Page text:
As Mideast expert Mansoor Ijaz—who negotiated Sudan’s 1997 counterrorism offer to the Clinton administration—has noted, the Mukhabarat headquarters also yielded proof that the regime had funded Abu Sayyaf, al Qaeda’s regional affiliate in Southeast Asia, through its embassy in Manila. This matches up with reports by Philippine intelligence. Indeed, the Philippine government expelled Husham Hussain, deputy secretary of the Iraqi embassy, in February for terrorist connections. Phone records show that Hussain called two leading members of Abu Sayyaf directly before and directly after an Abu Sayyaf bombing in Zamboanga City in October 2002, which killed two Filipinos and a U.S. soldier.
The CIA, which has traditionally doubted the possibility of a Saddam-Osama alliance, is now much less skeptical about such collusion. Stephen Hayes reports in the Weekly Standard: “The CIA has confirmed, in interviews with detainees and informants it finds highly credible, that al Qaeda’s Number 2, Ayman al-Zawahiri, met with Iraqi intelligence in Baghdad in 1992 and 1998. More disturbing, according to an administration official familiar with briefings the CIA has given President Bush, the Agency has ‘irrefutable evidence’ that the Iraqi regime paid Zawahiri $300,000 in 1998, around the time his Islamic Jihad was merging with al Qaeda.”
In addition to this new evidence about Zawahiri, a senior al Qaeda agent captured by Moroccan authorities in June 2002 has been identified as an officer in Saddam’s secret police. Abu Zubayr had worked in terrorist training camps in Afghanistan prior to Sept. 11, and later plotted to target U.S. and British ships in the Strait of Gibraltar. During interrogations, he has purportedly said that Iraq provided chemical weapons, and weapons training, to al Qaeda.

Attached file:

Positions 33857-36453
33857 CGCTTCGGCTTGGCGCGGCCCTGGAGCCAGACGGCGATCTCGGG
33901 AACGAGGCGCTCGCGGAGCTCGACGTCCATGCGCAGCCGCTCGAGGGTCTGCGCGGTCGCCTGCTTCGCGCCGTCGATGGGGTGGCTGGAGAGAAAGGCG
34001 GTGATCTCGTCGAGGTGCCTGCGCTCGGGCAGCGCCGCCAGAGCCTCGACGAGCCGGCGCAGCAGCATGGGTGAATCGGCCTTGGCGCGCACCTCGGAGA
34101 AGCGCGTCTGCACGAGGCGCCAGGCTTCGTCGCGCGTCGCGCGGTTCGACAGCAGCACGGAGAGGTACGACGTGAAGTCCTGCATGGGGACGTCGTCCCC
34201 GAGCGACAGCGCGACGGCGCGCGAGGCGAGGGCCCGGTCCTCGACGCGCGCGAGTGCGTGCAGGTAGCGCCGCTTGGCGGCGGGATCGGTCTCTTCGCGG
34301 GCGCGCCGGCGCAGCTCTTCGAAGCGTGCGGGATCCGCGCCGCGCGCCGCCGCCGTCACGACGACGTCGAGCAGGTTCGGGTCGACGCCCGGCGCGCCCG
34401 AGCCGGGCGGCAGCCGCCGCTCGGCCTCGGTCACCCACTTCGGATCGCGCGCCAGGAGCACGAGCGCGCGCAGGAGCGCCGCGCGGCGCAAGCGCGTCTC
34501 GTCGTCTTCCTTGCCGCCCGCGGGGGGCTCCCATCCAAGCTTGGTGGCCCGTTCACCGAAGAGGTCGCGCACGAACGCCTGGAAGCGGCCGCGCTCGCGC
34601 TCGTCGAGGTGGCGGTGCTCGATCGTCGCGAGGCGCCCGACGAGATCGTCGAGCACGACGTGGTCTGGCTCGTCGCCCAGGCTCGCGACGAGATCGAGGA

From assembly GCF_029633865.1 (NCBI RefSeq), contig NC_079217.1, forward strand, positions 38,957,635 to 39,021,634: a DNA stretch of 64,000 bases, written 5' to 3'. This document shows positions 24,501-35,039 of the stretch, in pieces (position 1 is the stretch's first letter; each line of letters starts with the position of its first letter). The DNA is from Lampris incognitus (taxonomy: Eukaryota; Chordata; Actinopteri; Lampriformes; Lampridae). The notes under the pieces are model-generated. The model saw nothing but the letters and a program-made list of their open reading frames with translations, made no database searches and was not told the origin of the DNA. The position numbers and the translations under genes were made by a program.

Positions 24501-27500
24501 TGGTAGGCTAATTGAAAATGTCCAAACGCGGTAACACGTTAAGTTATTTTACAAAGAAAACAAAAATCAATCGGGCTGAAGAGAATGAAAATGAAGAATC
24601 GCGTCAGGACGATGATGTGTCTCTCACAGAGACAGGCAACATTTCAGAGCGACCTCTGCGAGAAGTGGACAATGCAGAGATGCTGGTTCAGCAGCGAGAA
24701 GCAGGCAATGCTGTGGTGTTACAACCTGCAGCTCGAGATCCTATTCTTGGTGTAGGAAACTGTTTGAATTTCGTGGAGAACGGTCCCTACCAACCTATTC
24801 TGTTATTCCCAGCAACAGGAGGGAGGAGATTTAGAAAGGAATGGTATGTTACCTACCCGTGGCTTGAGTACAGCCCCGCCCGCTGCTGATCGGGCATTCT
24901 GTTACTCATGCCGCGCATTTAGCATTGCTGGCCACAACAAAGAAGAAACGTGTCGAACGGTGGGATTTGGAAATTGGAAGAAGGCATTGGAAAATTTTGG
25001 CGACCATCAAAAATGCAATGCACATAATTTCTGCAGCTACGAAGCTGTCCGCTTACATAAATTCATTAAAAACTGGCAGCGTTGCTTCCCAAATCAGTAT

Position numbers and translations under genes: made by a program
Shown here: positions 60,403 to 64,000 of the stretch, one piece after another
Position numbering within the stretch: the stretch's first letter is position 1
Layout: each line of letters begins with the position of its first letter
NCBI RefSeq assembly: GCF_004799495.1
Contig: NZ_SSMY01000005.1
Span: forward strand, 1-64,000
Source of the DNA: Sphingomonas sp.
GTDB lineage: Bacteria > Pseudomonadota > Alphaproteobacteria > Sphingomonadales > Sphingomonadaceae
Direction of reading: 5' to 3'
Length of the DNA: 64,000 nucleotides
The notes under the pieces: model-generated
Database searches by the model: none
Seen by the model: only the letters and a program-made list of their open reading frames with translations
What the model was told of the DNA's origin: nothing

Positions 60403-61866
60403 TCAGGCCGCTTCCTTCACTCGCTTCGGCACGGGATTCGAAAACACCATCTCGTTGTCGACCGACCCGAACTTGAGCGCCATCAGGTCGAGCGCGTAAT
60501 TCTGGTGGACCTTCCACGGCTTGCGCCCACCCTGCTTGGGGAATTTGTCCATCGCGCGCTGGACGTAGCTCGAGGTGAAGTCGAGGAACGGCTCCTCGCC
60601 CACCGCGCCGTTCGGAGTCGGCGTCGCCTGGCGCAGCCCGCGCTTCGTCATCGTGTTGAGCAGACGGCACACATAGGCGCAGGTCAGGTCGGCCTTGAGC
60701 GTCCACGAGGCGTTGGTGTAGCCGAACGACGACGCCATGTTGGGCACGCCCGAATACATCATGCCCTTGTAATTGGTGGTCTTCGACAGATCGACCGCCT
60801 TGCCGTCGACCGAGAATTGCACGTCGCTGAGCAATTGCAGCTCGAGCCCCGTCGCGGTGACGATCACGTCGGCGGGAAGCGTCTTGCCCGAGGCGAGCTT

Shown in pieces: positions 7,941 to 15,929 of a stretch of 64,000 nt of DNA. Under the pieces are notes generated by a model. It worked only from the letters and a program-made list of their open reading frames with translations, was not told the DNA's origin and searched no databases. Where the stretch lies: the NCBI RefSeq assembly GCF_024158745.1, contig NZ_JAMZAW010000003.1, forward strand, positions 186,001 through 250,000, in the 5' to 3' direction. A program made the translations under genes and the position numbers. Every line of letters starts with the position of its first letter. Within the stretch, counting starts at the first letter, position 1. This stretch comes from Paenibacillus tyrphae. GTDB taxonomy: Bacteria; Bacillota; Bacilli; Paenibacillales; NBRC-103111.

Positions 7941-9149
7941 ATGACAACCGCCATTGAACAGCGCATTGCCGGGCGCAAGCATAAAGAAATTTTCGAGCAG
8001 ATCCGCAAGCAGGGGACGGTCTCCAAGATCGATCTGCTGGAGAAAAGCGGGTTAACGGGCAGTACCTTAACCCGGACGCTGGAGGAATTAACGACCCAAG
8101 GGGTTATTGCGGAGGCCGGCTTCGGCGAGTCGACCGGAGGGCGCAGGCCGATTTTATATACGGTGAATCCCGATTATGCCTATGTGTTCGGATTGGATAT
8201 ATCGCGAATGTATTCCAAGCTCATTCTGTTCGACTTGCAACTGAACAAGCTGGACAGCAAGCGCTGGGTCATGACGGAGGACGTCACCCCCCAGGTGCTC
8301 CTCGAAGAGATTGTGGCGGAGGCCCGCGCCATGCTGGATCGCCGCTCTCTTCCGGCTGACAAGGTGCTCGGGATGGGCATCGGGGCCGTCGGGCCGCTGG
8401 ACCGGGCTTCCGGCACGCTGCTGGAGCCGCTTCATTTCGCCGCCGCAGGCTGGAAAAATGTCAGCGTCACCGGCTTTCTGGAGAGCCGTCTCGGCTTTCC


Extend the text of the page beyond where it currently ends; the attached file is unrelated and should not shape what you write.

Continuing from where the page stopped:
On the issue of WMD collaboration, we also have the startling testimony of ex-Navy secretary John Lehman. A member of Congress’s Sept. 11 commission, Lehman has been privy to classified intelligence on al Qaeda. “There is no doubt in my mind,” he told the commission in July, “that [Iraq] trained them in how to prepare and deliver anthrax and to use terror weapons.” It’s impossible to know, of course, just how strong the evidence to which Lehman referred might be. But if it’s as compelling and unassailable as he implies, one wonders when President Bush will deem the moment right to ask that it be declassified and made known to the American public.
The administration has, understandably, moved past justifying its decision to invade and on to articulating plans for winning the peace. But Bush would be mistaken not to respond firmly and definitively to critics who accuse him of fabricating pre-war Iraqi links to al Qaeda. This connection was crucial to his argument that toppling Saddam was part of the larger war on terror.
Rather than just vaguely stating that the Baathists and al Qaeda were allies, the president should specify the concrete evidence of their apparent relationship, a relationship borne of mutual enmity toward the United States and Israel. Those who wish to discredit the liberation of Iraq will invariably deny the linkage ever existed. Bush must not let their denials go unchallenged.
Duncan M. Currie ’04 is a history concentrator in Leverett House. His column appears on alternate Wednesdays.